Scientific Analytical Calorimeter Solutions

Heat Capacity

The Heat capacity is a measurement which describes the amount of energy (heat) needed to raise the vessel temperature by 1 degree. It is measured in Kj/c.

In simple terms: The heat capacity (or Bomb Factor, BF) is calculated during the calibration and then it is applied to the unknown samples.

This is not the complete picture: Many more variables are attached to the BF during a calibration, and all this is saved per vessel and operating mode. For details see: CALIBRATION MANAGEMENT

The following is an approximation of the heat capacity:

The Heat capacity of the vessel is approx. 0.001C/J or 1KJ/C. In practical terms it means that 0.5g Benzoic Acid results in 0.5g*26.454Kj/g = 13.227Kj

This results in approx. 12.6C temperature Rise.

Therefore: The heat capacity is 13.227Kj / 12.6C = approx. 1.05 Kj/C

The above calculation is performed by the calorimeter to 6 decimal places. It is then recorded to the vessel number (and mode, if applicable). The user is not concerned with the BF.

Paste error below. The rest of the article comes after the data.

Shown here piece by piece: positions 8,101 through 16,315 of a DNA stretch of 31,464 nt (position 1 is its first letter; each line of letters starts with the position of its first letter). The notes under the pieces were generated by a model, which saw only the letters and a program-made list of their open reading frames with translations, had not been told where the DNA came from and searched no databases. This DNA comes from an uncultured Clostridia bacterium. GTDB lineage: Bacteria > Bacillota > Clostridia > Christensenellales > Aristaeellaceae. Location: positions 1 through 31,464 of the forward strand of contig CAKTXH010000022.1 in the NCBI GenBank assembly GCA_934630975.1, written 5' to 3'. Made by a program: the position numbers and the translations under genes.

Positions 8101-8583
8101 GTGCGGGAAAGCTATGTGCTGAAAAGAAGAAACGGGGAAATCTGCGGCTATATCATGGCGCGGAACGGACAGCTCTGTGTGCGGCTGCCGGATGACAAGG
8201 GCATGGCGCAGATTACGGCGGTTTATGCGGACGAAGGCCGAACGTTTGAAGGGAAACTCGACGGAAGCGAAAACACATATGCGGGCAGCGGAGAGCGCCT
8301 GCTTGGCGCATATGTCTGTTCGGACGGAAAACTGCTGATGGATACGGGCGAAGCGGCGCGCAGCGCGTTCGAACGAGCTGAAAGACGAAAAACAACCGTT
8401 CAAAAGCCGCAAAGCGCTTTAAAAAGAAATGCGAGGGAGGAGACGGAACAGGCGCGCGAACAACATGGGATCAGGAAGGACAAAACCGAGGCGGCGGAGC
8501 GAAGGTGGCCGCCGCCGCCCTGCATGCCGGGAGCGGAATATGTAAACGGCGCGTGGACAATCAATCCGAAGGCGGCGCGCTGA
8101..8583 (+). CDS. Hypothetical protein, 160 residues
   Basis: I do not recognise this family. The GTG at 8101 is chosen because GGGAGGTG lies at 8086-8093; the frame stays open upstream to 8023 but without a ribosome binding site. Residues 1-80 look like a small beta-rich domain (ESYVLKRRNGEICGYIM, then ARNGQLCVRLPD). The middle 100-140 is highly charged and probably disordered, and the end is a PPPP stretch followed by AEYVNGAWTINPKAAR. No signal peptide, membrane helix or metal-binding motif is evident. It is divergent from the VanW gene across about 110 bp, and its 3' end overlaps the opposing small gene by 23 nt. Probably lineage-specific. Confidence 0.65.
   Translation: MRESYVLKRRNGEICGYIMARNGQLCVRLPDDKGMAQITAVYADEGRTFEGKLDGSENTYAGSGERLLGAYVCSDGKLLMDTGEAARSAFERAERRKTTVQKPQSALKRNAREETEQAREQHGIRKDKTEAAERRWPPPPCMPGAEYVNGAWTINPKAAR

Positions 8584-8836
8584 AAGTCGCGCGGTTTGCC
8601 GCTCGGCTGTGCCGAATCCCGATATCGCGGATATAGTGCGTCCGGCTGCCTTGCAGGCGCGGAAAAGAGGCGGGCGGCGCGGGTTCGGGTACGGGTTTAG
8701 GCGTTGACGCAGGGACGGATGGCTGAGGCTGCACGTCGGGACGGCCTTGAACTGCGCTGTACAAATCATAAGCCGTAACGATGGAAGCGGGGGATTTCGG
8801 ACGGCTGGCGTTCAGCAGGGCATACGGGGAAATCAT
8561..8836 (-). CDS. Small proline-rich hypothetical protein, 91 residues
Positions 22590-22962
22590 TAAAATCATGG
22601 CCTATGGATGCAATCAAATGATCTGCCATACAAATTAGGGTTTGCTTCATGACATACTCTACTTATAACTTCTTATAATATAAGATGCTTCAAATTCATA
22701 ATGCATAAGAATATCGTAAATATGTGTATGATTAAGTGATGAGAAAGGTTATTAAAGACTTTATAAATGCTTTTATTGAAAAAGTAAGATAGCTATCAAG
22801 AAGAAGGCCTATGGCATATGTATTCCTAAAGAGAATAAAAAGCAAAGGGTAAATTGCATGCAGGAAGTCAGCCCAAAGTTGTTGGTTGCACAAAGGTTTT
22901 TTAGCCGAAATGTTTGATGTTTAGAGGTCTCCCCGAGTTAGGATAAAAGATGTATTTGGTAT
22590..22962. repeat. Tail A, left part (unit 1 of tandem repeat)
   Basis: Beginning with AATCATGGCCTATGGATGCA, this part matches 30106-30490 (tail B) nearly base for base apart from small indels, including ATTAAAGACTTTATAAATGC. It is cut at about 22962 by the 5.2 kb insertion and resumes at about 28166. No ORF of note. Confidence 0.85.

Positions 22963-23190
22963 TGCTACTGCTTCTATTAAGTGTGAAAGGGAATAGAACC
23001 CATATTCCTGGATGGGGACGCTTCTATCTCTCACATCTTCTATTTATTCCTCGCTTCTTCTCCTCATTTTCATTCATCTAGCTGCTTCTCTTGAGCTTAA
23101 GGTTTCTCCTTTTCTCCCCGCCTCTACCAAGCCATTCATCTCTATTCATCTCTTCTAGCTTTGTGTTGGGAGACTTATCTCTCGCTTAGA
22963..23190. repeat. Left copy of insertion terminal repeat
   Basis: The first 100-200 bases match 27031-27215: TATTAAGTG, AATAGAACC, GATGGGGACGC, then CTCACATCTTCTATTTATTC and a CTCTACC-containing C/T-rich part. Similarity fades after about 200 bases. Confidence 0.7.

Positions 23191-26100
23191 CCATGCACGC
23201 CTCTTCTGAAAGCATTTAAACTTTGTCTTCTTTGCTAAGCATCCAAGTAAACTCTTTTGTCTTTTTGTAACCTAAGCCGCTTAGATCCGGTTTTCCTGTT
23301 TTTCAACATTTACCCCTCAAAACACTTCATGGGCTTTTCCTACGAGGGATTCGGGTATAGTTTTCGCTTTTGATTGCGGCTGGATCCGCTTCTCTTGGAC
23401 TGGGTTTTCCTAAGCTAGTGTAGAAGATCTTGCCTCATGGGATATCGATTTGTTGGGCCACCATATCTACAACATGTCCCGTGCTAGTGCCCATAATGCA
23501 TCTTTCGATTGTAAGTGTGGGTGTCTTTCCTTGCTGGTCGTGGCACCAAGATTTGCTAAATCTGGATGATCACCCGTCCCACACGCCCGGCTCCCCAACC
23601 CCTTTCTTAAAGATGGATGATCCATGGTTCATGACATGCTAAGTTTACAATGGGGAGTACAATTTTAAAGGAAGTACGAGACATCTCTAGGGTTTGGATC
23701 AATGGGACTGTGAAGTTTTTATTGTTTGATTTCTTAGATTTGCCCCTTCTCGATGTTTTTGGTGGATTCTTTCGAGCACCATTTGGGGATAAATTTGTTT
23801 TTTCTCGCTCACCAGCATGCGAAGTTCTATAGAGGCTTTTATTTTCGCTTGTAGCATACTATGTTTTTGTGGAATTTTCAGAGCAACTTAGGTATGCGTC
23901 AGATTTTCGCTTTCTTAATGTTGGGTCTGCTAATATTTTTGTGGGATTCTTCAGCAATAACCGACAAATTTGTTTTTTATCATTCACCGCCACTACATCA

The heat capacity (BF) changes with the weight and the vessel constitution.

This feature applies to the following CAL3K Systems : CAL3K-AP , CAL3K-A , CAL3K-F


The CAL3K system uses the SMART CAL3K bomb vessel. The bomb vessel is the first of its kind, and is the heart of the CAL3K system. Its sophisticated design allows the temperature to be measured to six decimal places in degrees Celsius. The vessel is an intelligent (SMART) vessel with a microprocessor built into its base.

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This is a conventional term, but related to the heat capacity. The Bomb factor is approx. 1 KJ/C. In practice this means that 0.5g Benzoic Acid results in ~13.2°C rise. Then the calorific value CV=13.2C / 0.5g x 1KJ/C = 25.4KJ/g.

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